The row over changes to the planning system has been both angry and loud, polarising opinion in a stark manner. On the one hand we have George Osborne, the DCLG, business lobbying groups and the property industry, all of which back the new National Planning Policy Framework.
Lined up against them are charities including the CPRE, Friends of the Earth and National Trust, who fear that the document – with its presumption for sustainable development - could provide a carte blanche for a wave of ugly developments across the countryside.
The government’s determination to press ahead with the reforms is due to ministers’ belief that reforming the planning system can help deliver the economic growth that Britain sorely needs. The debate has turned fractious; you may remember our interview with Greg Clark when he accused the National Trust of
“selfish nihilism“ * and not acting like a “serious” organisation. George Osborne says in this morning’s FT that “I am determined to put growth first and take the political risks necessary to make it happen.”
Yet both sides are ignoring a fundamental truth; that there are other reasons for the stagnation in the construction market besides the planning system. Changing the wording of guidance to councils is unlikely to prompt a sudden wave of building across Britain’s green fields, even if you take the most optimistic/pessimistic (depending on perspective) view of its impact.
That is because property companies depend to a huge degree on debt to finance the construction of their housing estates, office blocks and shopping centres. And that debt is now hard to obtain because of the newfound caution in the banking sector. Meanwhile property buyers (both residential and commercial) also tend to use huge amounts of debt – and that supply has likewise been choked off. As a result there are scores of developments across the country which have stalled or which have not got off the drawing board. Building pre-let new schemes in central London is one thing; going ahead with speculative projects in the shires is another.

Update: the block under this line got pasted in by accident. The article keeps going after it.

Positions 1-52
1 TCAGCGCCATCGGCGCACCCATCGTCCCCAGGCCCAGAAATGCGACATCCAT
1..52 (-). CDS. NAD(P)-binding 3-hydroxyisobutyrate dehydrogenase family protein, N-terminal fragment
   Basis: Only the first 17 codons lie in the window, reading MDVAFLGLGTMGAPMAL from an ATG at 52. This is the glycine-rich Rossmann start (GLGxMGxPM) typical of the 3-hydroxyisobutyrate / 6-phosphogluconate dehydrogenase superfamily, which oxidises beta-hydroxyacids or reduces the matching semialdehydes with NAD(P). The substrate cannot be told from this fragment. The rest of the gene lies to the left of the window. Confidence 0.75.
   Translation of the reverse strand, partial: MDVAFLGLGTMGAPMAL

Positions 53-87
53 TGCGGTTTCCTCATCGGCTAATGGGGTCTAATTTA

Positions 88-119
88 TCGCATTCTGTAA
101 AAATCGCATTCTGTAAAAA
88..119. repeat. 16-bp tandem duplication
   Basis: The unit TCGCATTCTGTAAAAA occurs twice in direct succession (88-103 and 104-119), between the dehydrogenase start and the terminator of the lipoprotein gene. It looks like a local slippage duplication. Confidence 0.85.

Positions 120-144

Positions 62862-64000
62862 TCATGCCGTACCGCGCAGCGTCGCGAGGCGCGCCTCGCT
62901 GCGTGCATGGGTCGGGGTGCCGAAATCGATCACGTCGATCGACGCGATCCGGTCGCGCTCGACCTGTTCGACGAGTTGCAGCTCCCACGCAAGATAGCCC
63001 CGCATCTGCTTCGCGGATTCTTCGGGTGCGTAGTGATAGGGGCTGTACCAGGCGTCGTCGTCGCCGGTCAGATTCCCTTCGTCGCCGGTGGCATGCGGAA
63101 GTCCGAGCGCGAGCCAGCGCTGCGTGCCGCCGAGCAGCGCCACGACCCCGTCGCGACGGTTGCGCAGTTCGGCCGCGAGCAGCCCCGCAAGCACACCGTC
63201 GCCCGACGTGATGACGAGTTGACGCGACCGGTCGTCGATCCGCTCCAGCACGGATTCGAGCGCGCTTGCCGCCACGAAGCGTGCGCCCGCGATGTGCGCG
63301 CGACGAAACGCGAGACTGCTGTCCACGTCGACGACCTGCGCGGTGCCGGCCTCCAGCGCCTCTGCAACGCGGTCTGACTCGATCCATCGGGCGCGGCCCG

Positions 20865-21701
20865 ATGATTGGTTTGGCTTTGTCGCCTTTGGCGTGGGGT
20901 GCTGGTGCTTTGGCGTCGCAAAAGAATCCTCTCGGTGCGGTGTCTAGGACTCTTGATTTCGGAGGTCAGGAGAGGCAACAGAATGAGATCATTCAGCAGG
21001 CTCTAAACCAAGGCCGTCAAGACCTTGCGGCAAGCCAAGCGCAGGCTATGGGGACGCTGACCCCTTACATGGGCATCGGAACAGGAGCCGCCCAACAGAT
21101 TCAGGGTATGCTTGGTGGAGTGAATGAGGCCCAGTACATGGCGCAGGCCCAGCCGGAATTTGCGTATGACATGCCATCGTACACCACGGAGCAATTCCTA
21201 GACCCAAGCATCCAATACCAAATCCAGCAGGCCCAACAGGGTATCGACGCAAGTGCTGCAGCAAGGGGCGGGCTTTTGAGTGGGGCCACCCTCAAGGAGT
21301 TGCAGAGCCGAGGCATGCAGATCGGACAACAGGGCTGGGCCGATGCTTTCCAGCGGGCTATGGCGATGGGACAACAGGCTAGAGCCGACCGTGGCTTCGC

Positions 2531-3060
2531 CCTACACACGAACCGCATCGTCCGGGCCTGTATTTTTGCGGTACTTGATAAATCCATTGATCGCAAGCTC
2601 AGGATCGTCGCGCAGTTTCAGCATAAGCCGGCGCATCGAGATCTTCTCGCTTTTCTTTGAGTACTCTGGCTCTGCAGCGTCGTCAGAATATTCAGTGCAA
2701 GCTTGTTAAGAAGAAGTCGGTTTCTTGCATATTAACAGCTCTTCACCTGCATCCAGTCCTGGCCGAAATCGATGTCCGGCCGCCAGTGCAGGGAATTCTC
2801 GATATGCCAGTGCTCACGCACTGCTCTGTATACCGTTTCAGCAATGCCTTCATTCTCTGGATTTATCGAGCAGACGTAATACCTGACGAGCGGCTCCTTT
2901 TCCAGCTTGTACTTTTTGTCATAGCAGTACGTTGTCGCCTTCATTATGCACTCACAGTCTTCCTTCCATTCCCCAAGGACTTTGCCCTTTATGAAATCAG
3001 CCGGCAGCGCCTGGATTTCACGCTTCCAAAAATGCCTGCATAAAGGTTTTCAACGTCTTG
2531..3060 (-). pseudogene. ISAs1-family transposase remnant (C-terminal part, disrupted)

In London alone, there are about 170,000 planning permissions for homes which have not yet been built. The national figure is said to be 350,000. To some extent this is the result of housebuilders land-banking. But it is also down to the banks – which overdosed on real estate during the credit bubble – turning their backs on the sector. Freeing up the planning system is unlikely (at least for many years to come) to create either the economic growth or destruction of green fields on the scale that people are imagining right now.
* I am reminded that Clark wasn’t talking specifically about the National Trust at that point. In fact he actually said more generally that “people do have an interest in the future – to not care shows a degree of nihilistic selfishness which is actually quite rare”.